The state House of Representatives passed a bipartisan bill that, if enacted into law, would ban the use of electronic cigarettes in nearly every place traditional cigarettes are banned in Connecticut.
House members voted Thursday 99-46 to pass H.B. 6283, An Act Regulating Electronic Nicotine Delivery Systems And Vapor Products, following about 15 minutes of discussion about the legislation.
The bill prohibits the use of e-cigarettes — which don’t burn tobacco or produce smoke, instead producing a vapor — in all buildings owned, operated, or leased by the state, all health care institutions, restaurants and bars, schools, elevators, public and private college dormitories, dog race tracks, and places that simulcast off-track betting race programs or jai alai games.
The bill was introduced by the Public Health Committee and is a combination and compromise of three e-cigarette bills that came before the committee, according to committee co-chair Rep. Matthew Ritter, D-Hartford.
“We really worked hard to come up with a bipartisan product,” Ritter said.
The bill mirrors the Clean Indoor Air Act, which bans the smoking of tobacco cigarettes in certain areas, with one exception, Ritter said.
The legislation does not ban “vaping” in workplaces, whereas tobacco cigarettes are banned in those places.
Several lawmakers spoke in support of the bill before the vote.
“This (bill) certainly goes a long way,” said Rep. Bob Godfrey, D-Danbury, who added that e-cigarettes are “highly addictive” and there are “overwhelming dangers” of second-hand vapor.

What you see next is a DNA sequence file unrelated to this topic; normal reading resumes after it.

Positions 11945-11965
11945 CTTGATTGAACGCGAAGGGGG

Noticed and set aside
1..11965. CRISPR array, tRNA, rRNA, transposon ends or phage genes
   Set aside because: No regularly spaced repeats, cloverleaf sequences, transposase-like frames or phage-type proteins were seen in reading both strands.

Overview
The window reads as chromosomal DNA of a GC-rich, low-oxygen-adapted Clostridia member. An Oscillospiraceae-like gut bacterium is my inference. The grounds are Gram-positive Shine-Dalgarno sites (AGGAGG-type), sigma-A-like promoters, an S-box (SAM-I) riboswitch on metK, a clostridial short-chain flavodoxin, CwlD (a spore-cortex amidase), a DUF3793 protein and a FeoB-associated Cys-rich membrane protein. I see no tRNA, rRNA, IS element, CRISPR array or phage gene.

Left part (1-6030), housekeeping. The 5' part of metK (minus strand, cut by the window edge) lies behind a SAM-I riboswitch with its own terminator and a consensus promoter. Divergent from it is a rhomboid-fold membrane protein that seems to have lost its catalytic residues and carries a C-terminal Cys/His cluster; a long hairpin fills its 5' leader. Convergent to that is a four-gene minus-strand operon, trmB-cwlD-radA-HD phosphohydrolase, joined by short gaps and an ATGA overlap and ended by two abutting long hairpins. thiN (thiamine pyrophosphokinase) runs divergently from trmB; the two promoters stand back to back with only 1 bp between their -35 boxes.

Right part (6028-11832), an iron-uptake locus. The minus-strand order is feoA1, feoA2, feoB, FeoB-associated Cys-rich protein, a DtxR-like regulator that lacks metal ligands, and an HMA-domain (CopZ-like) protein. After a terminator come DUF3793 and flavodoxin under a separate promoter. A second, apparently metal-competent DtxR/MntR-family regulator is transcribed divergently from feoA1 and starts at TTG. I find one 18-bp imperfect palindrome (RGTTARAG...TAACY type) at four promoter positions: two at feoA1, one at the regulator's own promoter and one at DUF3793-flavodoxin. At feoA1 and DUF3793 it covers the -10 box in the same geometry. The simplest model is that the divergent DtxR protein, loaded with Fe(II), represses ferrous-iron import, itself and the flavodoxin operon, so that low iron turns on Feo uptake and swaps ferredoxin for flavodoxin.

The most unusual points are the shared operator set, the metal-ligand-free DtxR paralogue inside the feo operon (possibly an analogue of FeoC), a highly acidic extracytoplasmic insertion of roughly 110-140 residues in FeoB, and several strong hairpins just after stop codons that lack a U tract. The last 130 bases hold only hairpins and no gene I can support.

“There are kids at such young ages at school now that have picked up e-cigarettes,” Godfrey said, and the legislation will help reduce vaping among young people.
It would be merely a “minor inconvenience” for e-cigarette users to have to go outside to vape, Godfrey said. “We’re not trying to make these people public outcasts,” he said.
But Rep. Brenda Kupchick, R-Fairfield, a former smoker, said she would not have been able to kick the habit without e-cigarettes and called the proposed bill “punitive.”
“It’s kind of a deterrent for people who have quit smoking to have to go outside, with smokers,” she said, adding she opposes the legislation.
Rep. Melissa Ziobron, R-East Haddam, also spoke in opposition of the bill because it allows the use of e-cigarettes in correctional facilities and public housing developments.
Ritter said those two places are exempt from prohibition under the legislation because they are similarly exempt in the Indoor Clean Air Act.
At a Public Health Committee public hearing in March, health advocates including the Connecticut State Medical Society urged lawmakers to ban e-cigarettes where tobacco products are banned. Companies that make and sell e-cigarettes passionately spoke out about the bill at the hearing, as did former tobacco smokers who said they would have been unable to quit smoking without e-cigarettes.
Prior to the bill’s passage Thursday, House members approved an amendment that made technical changes to the bill and eliminated one section entirely. The section involved a $180,000 fiscal note pertaining to measures to potentially make e-cigarettes child tamper-proof, in accordance with potential new U.S. Food and Drug Administration recommendations.
“It’s something we would have loved to have done in better times,” Ritter said of the stricken section. “But given the fiscal climate, a decision had to be made to move forward with a bill and this is the one the Public Health Committee made.”
Rep. Craig Miner, R-Litchfield, spoke against the amendment, saying, “I appreciate the fact that we’re trying to save money here; I’m not sure this would be my favorite place to choose.”